It appears as if the French prime minister and poet, Dominique de Villepin, has lost any chance of succeeding president Chirac, who selected him as heir apparent when he appointed him to a senior government position, in preparation for his candidature in the 2007 presidential elections.
The prime minister, who vowed to extricate France from its economic and social woes, when he came to power, has failed to enact his reforms; his policies were opposed by a dejected and rebellious population.
One of the French critics noted, with derision that de Villepin, who was born in Morocco, spoke eloquently but was unable to turn his words into actions.
But what if the fate of poets and other intellectuals was to fail in politics?
The great Greek philosopher Plato, who entrusted philosophers to build his republic, failed miserably in the political game and ended up a slave sold in a public market.
As for Saif al Dawla, renowned for his generosity and appreciation of scientists and writers, he refused to appoint his official poet Al Mutanabbi as ruler over a small part of his domain, recognizing that poets are not fit to govern.
Ibn Khaldoun, who held a number of posts, concluded from his experience in politics that intellectuals should not assume power and rule.
More recently, the first Iranian president after the 1979 revolution, Abu al Hassan Bani Sadr, the academic and intellectual who wrote a number of outstanding books on economics and sociology entered politics and failed. He was unable to comprehend the weight of the responsibilities he had taken on. He ended up having to flee Iran for Paris, dressed as a woman. The former Iranian president Mohammed Khatami might have been luckier, but he also failed to implement the basic tenants of his reform program and remained in people’s imagination the university preacher who speaks eloquently about the dialogue of cultures and globalization instead of dealing with the demands of power and the worries of the people.
Across the Arab world, many have had experiences similar to Bani Sadr. They include Abdul Fatah Ismail, the former president of south Yemen, who was taken by surprise by the revolution brewing around him as he exchanged poems with the poet Adonis. The former Tunisian Prime Minister Mohammed Mazali, who put aside his responsibilities and focused on producing Al Fikr magazine instead of trying to solve his country’s problems, also fled Tunisia a wanted man.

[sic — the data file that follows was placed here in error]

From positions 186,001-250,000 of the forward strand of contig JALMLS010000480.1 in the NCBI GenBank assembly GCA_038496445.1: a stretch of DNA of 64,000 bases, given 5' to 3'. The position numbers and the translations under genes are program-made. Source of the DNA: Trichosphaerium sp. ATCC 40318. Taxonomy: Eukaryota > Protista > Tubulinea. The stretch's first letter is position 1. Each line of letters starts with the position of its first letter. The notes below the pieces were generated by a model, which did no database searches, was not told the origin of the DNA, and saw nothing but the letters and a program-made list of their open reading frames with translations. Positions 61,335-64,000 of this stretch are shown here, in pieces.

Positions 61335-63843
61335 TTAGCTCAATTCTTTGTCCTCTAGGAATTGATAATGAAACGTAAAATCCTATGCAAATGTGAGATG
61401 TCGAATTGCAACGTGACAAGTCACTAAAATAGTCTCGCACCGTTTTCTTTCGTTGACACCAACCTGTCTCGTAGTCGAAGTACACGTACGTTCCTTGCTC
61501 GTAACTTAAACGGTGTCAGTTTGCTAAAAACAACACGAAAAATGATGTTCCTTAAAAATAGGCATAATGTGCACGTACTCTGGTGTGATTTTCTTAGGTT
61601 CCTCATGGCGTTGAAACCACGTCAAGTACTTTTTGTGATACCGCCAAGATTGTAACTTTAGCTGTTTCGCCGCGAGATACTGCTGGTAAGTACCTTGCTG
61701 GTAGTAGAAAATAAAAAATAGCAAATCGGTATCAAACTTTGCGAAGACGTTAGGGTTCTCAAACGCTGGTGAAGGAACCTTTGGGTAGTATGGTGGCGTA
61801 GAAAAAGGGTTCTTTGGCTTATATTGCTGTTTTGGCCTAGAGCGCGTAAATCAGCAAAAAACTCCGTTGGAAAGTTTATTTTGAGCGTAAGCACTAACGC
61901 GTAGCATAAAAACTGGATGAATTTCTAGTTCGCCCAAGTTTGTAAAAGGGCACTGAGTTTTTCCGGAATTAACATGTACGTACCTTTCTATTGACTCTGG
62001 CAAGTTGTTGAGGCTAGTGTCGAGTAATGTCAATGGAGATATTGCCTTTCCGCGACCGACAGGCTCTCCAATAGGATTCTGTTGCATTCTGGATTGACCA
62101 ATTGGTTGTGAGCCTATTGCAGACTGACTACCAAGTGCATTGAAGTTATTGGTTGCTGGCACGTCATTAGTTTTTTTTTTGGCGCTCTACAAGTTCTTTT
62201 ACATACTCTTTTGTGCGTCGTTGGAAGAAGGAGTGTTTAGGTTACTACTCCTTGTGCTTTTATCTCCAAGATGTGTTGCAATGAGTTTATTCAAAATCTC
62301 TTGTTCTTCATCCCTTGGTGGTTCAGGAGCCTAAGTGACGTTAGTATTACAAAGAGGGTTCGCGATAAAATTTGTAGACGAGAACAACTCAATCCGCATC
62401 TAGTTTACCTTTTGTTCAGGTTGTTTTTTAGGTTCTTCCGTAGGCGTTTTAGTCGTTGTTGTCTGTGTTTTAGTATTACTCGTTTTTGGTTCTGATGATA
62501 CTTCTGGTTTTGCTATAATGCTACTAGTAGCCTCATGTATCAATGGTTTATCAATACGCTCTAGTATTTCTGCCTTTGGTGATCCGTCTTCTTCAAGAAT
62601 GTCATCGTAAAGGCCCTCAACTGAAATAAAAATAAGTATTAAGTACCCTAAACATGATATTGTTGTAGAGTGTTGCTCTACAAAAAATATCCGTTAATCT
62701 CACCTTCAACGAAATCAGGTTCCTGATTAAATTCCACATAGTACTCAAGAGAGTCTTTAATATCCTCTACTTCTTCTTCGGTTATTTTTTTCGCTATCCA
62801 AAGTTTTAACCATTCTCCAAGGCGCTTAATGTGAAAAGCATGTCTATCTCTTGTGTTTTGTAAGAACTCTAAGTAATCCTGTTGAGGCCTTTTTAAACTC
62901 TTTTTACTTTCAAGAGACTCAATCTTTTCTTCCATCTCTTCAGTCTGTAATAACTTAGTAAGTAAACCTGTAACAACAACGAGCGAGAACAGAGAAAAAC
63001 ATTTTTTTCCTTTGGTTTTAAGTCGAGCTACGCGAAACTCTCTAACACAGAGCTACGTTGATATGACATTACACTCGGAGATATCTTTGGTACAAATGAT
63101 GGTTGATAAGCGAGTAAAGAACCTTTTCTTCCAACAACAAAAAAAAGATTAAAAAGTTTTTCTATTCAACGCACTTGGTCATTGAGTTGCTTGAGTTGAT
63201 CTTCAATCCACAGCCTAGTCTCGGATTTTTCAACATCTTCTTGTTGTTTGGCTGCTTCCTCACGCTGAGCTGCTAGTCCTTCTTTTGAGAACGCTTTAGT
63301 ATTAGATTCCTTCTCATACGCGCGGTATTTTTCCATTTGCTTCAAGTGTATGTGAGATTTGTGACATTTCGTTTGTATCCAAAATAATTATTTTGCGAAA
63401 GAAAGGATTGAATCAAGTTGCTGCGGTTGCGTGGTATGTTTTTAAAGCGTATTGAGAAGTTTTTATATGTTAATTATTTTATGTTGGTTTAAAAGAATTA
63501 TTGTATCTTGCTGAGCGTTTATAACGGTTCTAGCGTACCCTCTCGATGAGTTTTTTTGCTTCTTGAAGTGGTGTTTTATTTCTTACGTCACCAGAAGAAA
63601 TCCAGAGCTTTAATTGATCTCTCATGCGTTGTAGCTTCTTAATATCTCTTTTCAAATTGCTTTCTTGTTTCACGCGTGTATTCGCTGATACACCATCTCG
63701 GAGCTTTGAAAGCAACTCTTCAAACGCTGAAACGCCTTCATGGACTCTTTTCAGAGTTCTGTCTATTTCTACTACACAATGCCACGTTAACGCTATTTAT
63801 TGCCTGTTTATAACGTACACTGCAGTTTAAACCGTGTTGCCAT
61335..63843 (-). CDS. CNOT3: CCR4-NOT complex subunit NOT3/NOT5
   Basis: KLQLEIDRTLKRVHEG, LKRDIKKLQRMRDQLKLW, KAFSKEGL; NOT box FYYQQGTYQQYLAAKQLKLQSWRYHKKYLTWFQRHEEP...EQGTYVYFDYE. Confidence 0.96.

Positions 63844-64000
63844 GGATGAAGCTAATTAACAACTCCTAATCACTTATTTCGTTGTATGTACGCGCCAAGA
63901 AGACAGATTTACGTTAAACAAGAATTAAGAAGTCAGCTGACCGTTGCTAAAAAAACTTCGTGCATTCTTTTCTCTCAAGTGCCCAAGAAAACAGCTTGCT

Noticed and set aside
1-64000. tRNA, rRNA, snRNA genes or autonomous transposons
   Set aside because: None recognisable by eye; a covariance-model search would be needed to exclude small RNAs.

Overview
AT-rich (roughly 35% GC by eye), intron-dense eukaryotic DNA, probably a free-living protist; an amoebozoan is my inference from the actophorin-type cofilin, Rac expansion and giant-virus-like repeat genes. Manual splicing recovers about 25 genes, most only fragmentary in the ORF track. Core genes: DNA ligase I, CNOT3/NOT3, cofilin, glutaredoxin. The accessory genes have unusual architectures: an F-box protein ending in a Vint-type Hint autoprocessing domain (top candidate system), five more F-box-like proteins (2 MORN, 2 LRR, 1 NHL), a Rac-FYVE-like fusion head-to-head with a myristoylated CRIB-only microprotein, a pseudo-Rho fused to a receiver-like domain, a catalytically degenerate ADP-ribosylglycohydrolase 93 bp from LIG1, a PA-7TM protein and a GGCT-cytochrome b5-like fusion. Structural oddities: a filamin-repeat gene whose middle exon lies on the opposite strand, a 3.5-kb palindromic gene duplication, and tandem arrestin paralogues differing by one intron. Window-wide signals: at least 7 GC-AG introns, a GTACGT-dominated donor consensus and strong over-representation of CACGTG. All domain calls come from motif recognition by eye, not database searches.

This does not mean that the successful politician is uncultured. On the contrary, most successful leaders have had a strong educational background.
In any case, the art of ruling is no objective science that can be learned in books, which is why the advice of the kings and sultans of yore and political science curricula of political scientists of today do not produce outstanding politicians or shrewd rulers.
In his philosophical memoirs, Régis Debray, discussed this issue, based on his personal experience as advisor to President Francois Mitterrand, known as very cultured figure. He revealed how the cultured intellectual and Machiavellian politician in Mitterrand co-existed and how the French president used to seek counsel from his advisor and, instead, followed the opinions of administrators and the security services.
Relevant now more than ever, the fate of the intellectual politician is linked to the social and ideological changes currently taking place, which have undermined the concept of the “intellectual” and removed it from the fields of politics and power.
The world no longer needs a man of ideas to elaborate an ideology, implement social structures and mold people’s awareness. This sort of intellectual, which Antonio Gramsci called the “organic intellectual”, has left the political arena and has been replaced by two prominent faces: the expert and the journalist.
The expert is the specialist intellectual entrusted with the lion’s share of government affairs in the economic, social and strategic spheres. His or her actual authority surpasses that of constitutional institutions such as parliament, the judiciary and the executive. His or her exclusive hold on detailed and expert knowledge that is available to a select few ensures he is always present when complex matters require resolution.
As for the journalist, he or she practices his/her great power by controlling images, which no longer reflect reality but shape it; they command people’s awareness, their tastes and ideas, in an age when the culture of books and lectures has rescinded, and where the oral culture has forcefully returned by way of electronic technologies.
At a time when matters of state have changed hands from politicians to experts and journalists, the role of culture and intellectuals in politics is in terminal decline.